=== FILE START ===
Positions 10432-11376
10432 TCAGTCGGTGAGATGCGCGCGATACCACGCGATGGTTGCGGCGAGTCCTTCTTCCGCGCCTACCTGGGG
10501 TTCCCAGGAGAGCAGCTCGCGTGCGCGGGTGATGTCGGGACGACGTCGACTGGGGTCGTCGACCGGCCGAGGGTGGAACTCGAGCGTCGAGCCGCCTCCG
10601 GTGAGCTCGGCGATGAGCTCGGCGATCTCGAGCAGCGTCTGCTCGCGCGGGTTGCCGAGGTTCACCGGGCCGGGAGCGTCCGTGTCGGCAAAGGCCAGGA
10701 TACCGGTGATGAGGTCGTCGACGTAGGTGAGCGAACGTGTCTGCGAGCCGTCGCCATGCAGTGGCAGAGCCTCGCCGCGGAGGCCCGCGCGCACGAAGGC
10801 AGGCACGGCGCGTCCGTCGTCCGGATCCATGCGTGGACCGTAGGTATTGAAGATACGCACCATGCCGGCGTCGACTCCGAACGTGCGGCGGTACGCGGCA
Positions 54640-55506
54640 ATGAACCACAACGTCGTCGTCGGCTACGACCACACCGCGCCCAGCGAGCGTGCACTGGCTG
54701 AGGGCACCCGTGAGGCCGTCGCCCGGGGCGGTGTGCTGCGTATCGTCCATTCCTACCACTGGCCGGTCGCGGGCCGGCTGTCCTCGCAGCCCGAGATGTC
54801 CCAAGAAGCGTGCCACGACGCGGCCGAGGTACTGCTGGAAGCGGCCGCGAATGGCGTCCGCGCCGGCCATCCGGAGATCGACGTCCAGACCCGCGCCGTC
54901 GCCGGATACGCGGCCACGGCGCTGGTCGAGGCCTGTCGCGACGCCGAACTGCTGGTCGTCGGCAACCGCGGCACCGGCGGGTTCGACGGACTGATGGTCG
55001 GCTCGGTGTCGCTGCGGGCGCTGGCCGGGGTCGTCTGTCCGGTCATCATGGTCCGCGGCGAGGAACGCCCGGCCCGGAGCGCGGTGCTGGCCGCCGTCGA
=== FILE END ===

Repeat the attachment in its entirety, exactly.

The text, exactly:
Positions 10432-11376
10432 TCAGTCGGTGAGATGCGCGCGATACCACGCGATGGTTGCGGCGAGTCCTTCTTCCGCGCCTACCTGGGG
10501 TTCCCAGGAGAGCAGCTCGCGTGCGCGGGTGATGTCGGGACGACGTCGACTGGGGTCGTCGACCGGCCGAGGGTGGAACTCGAGCGTCGAGCCGCCTCCG
10601 GTGAGCTCGGCGATGAGCTCGGCGATCTCGAGCAGCGTCTGCTCGCGCGGGTTGCCGAGGTTCACCGGGCCGGGAGCGTCCGTGTCGGCAAAGGCCAGGA
10701 TACCGGTGATGAGGTCGTCGACGTAGGTGAGCGAACGTGTCTGCGAGCCGTCGCCATGCAGTGGCAGAGCCTCGCCGCGGAGGCCCGCGCGCACGAAGGC
10801 AGGCACGGCGCGTCCGTCGTCCGGATCCATGCGTGGACCGTAGGTATTGAAGATACGCACCATGCCGGCGTCGACTCCGAACGTGCGGCGGTACGCGGCA
Positions 54640-55506
54640 ATGAACCACAACGTCGTCGTCGGCTACGACCACACCGCGCCCAGCGAGCGTGCACTGGCTG
54701 AGGGCACCCGTGAGGCCGTCGCCCGGGGCGGTGTGCTGCGTATCGTCCATTCCTACCACTGGCCGGTCGCGGGCCGGCTGTCCTCGCAGCCCGAGATGTC
54801 CCAAGAAGCGTGCCACGACGCGGCCGAGGTACTGCTGGAAGCGGCCGCGAATGGCGTCCGCGCCGGCCATCCGGAGATCGACGTCCAGACCCGCGCCGTC
54901 GCCGGATACGCGGCCACGGCGCTGGTCGAGGCCTGTCGCGACGCCGAACTGCTGGTCGTCGGCAACCGCGGCACCGGCGGGTTCGACGGACTGATGGTCG
55001 GCTCGGTGTCGCTGCGGGCGCTGGCCGGGGTCGTCTGTCCGGTCATCATGGTCCGCGGCGAGGAACGCCCGGCCCGGAGCGCGGTGCTGGCCGCCGTCGA